to throw a fastball when the hitters expect one. Trying to do some damage in fastball counts probably explains some of the pitch selection we saw during the game. Start the bat early to catch the heater, get a changeup instead and you’re going to look foolish.
By the way, Escobar popped up on the 2-1 change.
Sixth inning: Billy Butler was on first base when Mike Moustakas flew out to centerfield on a 3-2 change-up. Two things about that: it appeared Milone didn’t mind if he walked Moose and pushed Billy into scoring position. Billy on second base is less of a threat to score than Jarrod Dyson on second base (actually, right now they’re probably about equal), but a healthy
Dyson might get Moustakas a better pitch to hit in that situation.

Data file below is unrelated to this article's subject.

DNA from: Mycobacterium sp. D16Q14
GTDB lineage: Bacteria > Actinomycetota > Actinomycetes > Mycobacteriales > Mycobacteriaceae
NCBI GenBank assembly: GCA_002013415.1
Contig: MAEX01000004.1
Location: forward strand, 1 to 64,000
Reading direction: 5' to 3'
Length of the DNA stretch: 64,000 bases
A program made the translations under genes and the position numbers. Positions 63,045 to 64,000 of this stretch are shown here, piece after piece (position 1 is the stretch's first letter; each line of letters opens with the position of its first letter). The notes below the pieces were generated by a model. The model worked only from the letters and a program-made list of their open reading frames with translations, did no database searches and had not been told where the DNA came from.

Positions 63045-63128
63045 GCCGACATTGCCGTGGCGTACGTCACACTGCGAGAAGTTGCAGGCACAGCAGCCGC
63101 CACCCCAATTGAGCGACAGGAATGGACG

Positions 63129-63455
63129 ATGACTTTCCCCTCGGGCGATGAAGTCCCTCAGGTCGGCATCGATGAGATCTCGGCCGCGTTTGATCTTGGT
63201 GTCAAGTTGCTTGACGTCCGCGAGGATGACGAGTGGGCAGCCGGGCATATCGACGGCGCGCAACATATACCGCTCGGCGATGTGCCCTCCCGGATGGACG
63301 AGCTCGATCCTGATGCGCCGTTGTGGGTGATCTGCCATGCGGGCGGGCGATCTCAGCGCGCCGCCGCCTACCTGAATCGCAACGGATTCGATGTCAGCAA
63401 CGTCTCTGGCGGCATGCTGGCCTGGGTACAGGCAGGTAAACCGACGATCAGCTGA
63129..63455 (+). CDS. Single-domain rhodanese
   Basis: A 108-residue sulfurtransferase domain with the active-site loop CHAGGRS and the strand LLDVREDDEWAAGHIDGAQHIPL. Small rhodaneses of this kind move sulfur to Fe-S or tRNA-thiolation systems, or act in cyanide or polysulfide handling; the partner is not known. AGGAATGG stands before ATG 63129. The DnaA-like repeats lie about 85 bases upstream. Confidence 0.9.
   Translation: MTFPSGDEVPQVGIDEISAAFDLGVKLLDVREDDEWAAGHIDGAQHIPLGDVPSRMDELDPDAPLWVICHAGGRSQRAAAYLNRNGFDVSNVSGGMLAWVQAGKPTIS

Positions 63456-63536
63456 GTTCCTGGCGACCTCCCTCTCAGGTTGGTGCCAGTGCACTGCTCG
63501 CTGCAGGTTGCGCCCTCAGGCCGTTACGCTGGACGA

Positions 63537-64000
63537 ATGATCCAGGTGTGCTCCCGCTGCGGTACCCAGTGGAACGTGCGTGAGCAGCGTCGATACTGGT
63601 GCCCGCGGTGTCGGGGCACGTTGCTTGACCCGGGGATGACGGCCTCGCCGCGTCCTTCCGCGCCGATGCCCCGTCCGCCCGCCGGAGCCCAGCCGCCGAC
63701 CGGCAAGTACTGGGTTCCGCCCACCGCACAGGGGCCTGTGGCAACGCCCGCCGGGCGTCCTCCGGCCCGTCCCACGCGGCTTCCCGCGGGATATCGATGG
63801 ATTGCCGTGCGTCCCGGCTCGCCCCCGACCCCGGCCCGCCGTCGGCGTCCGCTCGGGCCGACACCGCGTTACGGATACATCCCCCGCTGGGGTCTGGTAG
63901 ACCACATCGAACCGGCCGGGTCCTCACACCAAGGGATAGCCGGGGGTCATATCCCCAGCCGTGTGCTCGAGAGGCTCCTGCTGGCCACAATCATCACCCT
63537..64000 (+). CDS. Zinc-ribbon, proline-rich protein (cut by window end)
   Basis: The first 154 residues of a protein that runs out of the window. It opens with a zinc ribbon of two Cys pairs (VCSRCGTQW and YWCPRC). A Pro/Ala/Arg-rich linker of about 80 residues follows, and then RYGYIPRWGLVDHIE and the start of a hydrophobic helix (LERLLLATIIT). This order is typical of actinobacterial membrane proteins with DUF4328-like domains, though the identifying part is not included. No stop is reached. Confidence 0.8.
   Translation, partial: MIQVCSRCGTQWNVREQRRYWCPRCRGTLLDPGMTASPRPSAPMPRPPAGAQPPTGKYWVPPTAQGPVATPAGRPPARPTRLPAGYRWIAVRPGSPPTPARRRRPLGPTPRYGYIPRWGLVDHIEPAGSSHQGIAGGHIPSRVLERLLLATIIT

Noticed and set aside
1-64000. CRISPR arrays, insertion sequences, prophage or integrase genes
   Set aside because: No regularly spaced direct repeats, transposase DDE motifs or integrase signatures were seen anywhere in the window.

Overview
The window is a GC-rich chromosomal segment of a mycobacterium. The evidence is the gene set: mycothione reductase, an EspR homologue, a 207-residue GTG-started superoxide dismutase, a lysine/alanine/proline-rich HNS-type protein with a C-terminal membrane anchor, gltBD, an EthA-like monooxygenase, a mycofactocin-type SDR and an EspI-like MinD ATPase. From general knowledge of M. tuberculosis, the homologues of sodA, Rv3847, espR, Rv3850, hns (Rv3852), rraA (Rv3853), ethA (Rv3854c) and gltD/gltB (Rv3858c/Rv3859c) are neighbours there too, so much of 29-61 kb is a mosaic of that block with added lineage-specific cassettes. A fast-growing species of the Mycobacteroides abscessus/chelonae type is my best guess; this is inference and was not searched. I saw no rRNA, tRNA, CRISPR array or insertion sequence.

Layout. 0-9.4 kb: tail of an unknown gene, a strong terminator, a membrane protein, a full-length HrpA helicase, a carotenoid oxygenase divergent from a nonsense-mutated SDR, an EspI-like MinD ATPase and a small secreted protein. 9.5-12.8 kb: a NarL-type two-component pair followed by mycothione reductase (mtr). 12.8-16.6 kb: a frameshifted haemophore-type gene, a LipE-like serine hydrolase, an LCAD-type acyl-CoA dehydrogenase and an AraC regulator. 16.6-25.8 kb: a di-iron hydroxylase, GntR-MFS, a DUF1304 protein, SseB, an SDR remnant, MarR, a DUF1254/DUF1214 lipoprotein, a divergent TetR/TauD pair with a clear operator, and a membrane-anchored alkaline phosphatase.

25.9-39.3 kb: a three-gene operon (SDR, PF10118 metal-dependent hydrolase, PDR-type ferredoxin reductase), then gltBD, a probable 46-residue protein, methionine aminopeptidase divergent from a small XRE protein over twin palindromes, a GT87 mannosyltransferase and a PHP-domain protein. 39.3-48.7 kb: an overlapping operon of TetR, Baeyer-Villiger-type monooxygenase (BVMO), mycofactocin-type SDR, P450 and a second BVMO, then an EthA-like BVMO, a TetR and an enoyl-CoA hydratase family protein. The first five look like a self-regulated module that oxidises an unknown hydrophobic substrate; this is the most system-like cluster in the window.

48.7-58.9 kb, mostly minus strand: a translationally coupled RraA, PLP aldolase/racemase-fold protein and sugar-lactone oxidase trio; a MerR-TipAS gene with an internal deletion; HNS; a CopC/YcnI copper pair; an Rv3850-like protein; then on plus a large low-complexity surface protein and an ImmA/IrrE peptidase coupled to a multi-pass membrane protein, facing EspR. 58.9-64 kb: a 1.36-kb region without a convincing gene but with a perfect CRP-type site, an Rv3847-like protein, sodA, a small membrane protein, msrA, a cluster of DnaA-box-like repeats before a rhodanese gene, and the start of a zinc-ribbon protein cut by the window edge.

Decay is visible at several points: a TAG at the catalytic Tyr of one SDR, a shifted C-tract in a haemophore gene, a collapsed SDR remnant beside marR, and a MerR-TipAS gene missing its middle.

Second thing: it seemed like I’ve been writing a lot of F8s in my scorebook so I checked—the Royals have flown out to centerfield 11 times in the first two games, four times to left and three times to right. Some pitchers will use the big part of the park to get outs. Let the hitters hit the ball, but make sure they hit it to center—don’t let them pull it down one of the lines and get the ball into the short part of the park.
The goal of every offense is to get the starter out of the game early and get a shot at middle relief; the weakest part of the opposing team’s bullpen. The goal of every defense is to have the starter go deep and get the ball to the back of the pen; the strongest relievers a team has. By not knocking Tommy Milone out early, when they had the chance, the Royals missed the chance to beat up on middle relief and allowed the A’s to use their best relievers in the seventh, eighth and ninth innings.
In the seventh inning they faced Ryan Cook who came in with a 1.93 ERA and left with an ERA of 1.83.
The Royals faced Sean Doolittle, 1.00 ERA when he came into the game, 0.95 when he left.